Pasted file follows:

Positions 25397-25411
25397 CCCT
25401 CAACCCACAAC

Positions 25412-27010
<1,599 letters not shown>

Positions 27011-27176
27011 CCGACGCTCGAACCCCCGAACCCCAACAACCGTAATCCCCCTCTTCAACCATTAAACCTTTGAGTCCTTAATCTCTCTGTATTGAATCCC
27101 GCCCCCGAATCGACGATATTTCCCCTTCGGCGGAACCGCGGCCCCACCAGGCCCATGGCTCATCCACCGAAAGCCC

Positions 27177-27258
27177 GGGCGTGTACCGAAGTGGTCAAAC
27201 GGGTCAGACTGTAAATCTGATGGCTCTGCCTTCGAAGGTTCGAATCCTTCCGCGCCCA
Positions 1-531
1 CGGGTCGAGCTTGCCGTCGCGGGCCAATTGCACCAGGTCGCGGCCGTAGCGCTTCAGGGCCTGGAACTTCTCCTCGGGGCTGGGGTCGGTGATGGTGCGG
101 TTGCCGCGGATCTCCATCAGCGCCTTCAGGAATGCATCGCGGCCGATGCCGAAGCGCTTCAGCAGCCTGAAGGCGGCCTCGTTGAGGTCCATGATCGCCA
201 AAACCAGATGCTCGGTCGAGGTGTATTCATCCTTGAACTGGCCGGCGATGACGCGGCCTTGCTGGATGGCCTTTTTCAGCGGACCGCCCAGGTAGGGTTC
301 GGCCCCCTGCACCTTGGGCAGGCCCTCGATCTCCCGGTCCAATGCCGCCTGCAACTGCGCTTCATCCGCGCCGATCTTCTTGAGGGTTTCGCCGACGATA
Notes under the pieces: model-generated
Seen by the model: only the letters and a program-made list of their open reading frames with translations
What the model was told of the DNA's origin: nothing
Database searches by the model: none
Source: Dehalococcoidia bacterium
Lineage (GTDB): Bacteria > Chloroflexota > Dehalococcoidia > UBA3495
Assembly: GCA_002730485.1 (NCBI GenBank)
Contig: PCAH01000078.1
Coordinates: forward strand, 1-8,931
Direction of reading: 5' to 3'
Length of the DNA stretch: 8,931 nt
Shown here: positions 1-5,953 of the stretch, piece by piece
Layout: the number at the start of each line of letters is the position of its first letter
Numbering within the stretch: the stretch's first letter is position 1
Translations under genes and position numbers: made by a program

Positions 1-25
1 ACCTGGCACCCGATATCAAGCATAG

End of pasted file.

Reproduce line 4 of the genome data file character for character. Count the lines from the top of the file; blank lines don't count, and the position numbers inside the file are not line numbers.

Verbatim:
Positions 25412-27010